Why South Elgin decided not to allow backyard chickens
South Elgin trustees shut down the idea of allowing backyard chickens during a discussion Monday night.
Residents might end up not taking care of the chickens, causing complaints from neighbors, and a proliferation would put a burden on code enforcement, board members said.
Board members said they might be inclined to allow backyard chickens if the village could establish a program with a capped number of licenses per year, but that's not possible in South Elgin because it is not a home rule community, they said.
The discussion came after resident Barbara Diepenbrock spoke at village board meetings asking for backyard chickens to be allowed in South Elgin.
Diepenbrock said she had collected 34 signatures on an online petition. She posted on her "South Elgin Henmaid" Facebook page Tuesday morning that she believes trustees' concerns "are unfounded and grown out of a place of misinformation."
"I respect that they have concerns about the rights of those that do not want or own chickens but you can't or, at least, you shouldn't already decide that there is going to be a problem when there is zero evidence to show that will be the case. I also do not feel that they have taken time to educate themselves on urban chicken keeping," she wrote.
Community Development Director Nancy Hill presented information to the village board about backyard chicken programs in towns including Elgin, Bartlett and St. Charles. Trustee Scott Richmond asked Hill if the programs elicited complaints. Hill said she hadn't looked into that.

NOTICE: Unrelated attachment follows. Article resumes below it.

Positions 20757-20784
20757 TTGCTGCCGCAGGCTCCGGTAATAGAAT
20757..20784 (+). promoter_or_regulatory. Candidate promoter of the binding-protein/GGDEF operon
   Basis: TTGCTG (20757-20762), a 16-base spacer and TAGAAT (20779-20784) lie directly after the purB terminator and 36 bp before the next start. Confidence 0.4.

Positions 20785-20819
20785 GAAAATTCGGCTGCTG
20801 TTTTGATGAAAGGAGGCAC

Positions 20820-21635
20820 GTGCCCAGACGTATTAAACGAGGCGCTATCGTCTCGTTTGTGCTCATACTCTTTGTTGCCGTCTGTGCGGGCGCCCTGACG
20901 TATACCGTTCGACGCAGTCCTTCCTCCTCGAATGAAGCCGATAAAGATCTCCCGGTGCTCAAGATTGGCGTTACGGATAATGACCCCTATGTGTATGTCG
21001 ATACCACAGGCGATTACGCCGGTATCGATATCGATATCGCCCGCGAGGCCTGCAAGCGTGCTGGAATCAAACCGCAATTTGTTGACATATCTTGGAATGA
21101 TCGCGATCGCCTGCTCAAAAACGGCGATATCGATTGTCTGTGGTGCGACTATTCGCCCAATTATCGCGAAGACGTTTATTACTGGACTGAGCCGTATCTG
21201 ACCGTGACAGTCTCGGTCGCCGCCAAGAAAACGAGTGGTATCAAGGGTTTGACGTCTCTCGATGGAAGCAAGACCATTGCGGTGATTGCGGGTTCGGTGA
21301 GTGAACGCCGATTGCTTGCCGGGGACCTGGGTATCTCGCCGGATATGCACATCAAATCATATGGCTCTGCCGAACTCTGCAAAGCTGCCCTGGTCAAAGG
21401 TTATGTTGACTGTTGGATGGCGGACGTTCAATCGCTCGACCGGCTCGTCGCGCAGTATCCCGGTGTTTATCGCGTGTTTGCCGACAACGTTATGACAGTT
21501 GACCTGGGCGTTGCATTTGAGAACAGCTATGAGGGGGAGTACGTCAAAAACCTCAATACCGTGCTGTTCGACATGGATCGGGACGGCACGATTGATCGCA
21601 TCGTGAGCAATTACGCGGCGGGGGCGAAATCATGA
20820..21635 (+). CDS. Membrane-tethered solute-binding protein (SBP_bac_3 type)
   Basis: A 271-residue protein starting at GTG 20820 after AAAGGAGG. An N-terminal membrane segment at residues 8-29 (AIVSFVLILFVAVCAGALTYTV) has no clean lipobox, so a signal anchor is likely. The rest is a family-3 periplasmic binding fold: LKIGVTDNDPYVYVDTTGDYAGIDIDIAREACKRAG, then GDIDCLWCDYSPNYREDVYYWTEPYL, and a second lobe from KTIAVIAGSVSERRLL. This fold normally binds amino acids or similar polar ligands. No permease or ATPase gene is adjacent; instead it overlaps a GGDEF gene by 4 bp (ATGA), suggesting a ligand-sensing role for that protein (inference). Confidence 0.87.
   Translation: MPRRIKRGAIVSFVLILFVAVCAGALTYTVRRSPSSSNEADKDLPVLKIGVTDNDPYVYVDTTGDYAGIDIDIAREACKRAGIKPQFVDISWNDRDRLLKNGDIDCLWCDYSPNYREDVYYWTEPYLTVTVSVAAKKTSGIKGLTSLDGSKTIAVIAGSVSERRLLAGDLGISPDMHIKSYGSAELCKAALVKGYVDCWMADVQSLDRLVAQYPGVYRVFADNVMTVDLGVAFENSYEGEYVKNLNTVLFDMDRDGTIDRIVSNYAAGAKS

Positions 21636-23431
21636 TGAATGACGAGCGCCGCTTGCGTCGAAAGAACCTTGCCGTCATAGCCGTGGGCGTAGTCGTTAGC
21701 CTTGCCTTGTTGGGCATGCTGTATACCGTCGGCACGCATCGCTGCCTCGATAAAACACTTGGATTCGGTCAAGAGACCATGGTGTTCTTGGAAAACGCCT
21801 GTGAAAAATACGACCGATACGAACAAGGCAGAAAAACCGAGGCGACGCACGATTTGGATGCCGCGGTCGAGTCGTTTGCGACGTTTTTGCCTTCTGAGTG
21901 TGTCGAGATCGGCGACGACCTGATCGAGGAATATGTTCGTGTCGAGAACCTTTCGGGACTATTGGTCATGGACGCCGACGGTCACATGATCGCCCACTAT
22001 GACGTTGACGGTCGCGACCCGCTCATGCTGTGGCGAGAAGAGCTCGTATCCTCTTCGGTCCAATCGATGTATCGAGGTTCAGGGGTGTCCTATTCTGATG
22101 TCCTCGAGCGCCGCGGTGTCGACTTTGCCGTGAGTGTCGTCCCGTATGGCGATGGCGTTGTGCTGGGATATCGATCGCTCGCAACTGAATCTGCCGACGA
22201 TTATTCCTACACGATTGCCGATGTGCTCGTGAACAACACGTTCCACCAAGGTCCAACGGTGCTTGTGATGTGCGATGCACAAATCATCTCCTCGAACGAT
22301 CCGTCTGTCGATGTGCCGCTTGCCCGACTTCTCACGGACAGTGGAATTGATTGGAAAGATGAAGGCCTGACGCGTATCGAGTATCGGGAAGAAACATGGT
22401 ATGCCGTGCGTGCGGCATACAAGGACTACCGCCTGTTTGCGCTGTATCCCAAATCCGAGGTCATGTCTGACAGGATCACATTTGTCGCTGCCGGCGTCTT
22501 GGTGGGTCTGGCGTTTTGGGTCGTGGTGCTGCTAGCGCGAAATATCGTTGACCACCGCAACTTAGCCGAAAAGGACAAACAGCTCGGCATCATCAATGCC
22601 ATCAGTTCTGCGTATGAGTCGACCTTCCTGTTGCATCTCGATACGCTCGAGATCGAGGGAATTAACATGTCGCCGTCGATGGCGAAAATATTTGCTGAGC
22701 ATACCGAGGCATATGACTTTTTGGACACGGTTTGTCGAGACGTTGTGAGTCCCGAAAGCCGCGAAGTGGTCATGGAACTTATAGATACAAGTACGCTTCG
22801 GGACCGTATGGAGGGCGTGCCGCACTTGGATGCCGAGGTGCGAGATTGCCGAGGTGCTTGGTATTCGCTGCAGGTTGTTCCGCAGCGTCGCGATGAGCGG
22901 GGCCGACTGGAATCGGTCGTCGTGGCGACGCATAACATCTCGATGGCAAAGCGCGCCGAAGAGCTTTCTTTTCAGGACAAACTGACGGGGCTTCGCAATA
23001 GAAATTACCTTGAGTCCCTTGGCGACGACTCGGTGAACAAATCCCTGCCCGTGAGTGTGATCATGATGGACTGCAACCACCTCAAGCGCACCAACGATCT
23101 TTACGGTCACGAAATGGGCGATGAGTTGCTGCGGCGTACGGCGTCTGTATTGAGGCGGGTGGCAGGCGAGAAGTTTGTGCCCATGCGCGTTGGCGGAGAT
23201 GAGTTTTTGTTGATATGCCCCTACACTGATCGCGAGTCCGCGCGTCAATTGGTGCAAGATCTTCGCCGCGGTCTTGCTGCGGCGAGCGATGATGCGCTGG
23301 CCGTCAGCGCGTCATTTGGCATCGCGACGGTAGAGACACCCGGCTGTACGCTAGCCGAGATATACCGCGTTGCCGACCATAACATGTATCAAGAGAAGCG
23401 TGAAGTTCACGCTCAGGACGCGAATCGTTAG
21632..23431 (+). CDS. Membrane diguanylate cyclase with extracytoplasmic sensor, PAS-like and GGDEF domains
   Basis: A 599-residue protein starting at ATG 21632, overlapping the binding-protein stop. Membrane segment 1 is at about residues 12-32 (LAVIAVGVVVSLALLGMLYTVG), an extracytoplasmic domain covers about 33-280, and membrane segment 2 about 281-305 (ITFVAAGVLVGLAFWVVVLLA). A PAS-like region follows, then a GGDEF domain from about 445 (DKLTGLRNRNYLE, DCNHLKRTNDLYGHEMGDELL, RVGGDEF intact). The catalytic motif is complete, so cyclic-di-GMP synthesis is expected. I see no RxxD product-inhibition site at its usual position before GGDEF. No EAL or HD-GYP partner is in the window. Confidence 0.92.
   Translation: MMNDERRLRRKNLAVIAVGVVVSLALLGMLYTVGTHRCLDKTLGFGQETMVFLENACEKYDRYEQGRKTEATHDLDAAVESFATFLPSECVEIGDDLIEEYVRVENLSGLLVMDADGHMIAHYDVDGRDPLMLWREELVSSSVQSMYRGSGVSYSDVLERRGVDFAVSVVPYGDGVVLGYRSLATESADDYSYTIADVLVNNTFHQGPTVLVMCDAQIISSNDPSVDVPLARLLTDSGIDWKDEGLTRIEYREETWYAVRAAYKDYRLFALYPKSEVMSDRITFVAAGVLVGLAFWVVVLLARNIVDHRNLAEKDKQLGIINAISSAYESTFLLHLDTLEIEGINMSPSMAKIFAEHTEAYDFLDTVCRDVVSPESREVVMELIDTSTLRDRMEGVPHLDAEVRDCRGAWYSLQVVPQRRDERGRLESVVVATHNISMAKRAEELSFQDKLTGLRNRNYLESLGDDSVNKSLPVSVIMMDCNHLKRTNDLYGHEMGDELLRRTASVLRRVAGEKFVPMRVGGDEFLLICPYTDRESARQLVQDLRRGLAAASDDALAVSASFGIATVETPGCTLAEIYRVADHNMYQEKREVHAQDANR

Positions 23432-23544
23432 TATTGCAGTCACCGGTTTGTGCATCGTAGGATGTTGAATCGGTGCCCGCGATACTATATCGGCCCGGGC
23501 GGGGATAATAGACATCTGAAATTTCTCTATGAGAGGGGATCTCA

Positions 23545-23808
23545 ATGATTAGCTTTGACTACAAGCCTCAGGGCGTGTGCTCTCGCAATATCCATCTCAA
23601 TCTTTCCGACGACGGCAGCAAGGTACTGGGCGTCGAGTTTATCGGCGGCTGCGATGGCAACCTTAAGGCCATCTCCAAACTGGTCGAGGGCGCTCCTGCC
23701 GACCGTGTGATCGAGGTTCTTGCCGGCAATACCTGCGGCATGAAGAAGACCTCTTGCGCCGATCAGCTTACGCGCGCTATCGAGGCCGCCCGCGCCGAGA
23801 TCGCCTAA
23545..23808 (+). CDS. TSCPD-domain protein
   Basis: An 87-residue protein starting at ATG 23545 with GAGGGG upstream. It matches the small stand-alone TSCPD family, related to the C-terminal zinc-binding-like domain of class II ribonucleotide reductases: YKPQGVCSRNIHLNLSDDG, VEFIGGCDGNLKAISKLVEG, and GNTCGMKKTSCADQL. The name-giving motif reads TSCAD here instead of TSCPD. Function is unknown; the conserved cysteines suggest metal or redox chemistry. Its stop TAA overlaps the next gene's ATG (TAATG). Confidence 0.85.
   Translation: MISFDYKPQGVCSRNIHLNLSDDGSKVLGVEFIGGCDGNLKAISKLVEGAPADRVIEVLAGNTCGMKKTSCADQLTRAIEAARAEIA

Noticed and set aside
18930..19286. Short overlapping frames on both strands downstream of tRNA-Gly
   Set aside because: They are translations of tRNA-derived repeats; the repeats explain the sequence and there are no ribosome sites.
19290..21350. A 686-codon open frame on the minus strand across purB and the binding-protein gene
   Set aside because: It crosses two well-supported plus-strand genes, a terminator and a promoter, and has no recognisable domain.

In Elgin, which allows up to 100 residential permits, the program hasn't caused any major issues since it was created in 2015.
South Elgin village Trustee Lisa Guess said backyard chickens can be educational for kids. However, "Not everyone is going to build a chicken coop that is going to be easy on everyone's eyes that the neighbor is going to appreciate and is going to keep the chickens in."
The response on social media was about split between supporters and opponents, but "I'm not sure people understand the complexity of it," Trustee Michael Kolodziej said.
"I don't think we have the manpower to enforce it," Village President Steve Ward said. "We have a hard time getting people to cut grass and maintain the exterior of their homes with the staff we have," he said.
Communities with 25,000 or more residents are automatically home-rule. Non-home rule communities can become home rule by referendum vote. South Elgin had an estimated 23,447 residents in 2018, as per the U.S. Census.
"I'd be willing to revisit this if and when we hit the home rule of 25,000, but it may not be for four or five years," Kolodziej said.